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COVID-19 and the Wellbeing of the Adult Social Care Workforce: Evidence from the UK

The Covid-19 pandemic has heavily impacted social service provision all across Europe, including Great Britain. While much research has been carried out on the effects on the health of care recipients and how continuity of service was ensured, we have less information regarding the experience of the workforce employed in the social sector. To bridge this knowledge gap, between July and August 2020 the Personal Social Services Research Unit of the University of Kent carried out a survey to discover if and how people working in the social sector in Britain were affected by Covid-19 and its consequences, such as social distancing, at work.
What emerged is that a high percentage of interviewees reported increased workloads and stress levels and less safety at work. 56% of respondents worked more hours; 52% had to self-isolate or momentarily stop working at some point- 1/6 of whom were not paid at all during such forced breaks. This exacerbated and brought to light another issue related to the social care sector: the low wages perceived by social workers.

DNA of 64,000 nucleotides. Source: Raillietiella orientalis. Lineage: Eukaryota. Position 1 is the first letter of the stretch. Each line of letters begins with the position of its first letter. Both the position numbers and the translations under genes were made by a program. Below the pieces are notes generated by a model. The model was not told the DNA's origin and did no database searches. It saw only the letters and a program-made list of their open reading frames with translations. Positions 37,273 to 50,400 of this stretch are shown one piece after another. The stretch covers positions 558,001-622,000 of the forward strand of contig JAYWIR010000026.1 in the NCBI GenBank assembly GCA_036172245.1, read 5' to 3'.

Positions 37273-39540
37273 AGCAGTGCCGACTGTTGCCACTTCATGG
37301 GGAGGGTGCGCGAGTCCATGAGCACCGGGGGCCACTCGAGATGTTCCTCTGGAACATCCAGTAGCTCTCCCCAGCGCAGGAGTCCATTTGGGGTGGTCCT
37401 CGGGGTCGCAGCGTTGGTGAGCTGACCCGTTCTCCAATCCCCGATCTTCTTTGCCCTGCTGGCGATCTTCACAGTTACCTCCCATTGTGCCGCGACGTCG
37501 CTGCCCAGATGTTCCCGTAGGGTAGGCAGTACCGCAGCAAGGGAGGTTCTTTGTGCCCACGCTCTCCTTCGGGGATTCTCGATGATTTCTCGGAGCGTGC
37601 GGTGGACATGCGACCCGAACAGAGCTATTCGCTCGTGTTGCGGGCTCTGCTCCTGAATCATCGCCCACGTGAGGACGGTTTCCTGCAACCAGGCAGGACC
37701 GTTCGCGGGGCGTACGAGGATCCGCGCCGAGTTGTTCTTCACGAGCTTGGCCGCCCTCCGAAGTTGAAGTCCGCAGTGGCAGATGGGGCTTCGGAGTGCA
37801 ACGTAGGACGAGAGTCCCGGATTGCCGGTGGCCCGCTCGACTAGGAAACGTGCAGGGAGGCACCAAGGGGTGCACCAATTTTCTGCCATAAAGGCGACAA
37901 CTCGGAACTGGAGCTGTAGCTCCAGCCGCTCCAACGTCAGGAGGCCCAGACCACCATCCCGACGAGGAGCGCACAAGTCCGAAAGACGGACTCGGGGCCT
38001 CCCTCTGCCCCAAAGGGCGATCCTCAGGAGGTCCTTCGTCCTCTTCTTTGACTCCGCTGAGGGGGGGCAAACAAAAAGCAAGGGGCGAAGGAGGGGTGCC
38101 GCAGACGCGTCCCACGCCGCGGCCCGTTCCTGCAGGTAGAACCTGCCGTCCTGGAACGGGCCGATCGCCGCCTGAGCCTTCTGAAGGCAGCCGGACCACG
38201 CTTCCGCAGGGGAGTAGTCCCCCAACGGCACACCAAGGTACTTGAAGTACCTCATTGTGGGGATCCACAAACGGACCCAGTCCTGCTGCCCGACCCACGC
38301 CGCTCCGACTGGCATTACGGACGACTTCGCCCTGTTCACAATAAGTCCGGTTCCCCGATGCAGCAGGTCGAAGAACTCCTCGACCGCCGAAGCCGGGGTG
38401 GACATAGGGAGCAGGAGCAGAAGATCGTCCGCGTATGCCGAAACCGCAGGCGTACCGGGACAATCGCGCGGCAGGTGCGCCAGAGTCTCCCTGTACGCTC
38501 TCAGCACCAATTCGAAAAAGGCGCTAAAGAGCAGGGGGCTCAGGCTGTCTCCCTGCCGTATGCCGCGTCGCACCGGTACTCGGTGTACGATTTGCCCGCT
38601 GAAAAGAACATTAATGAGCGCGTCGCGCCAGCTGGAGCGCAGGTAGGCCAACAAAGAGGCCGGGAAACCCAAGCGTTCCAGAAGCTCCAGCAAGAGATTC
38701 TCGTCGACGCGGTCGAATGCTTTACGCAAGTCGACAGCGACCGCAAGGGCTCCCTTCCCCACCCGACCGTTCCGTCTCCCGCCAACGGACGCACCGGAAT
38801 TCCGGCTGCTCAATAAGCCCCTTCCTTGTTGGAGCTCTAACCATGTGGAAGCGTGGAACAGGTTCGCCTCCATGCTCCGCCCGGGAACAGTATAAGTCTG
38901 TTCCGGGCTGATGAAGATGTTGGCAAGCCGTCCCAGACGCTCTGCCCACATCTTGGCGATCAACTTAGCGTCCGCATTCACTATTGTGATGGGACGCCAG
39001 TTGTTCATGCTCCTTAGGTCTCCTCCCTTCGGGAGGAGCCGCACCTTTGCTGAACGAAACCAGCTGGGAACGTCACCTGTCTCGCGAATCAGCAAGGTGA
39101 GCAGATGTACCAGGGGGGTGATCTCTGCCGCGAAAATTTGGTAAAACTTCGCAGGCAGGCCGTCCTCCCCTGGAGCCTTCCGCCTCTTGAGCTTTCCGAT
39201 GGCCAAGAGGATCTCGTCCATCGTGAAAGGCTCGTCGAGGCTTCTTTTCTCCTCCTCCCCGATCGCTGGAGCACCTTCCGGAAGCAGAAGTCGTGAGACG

Such results highlight the urgent need for action to adequately protect social care workers and ensure they can do their job in the best conditions possible. The recommendations mentioned in the report are:

  • The need to develop a set of strategies to practically support and guide care workers on the workplace.
  • Ensuring that personal protective equipment is always available in adequate quantities, along with the possibilty for social workers to be tested for Covid-19 as many times as it is necessary.

Click here to read the full report.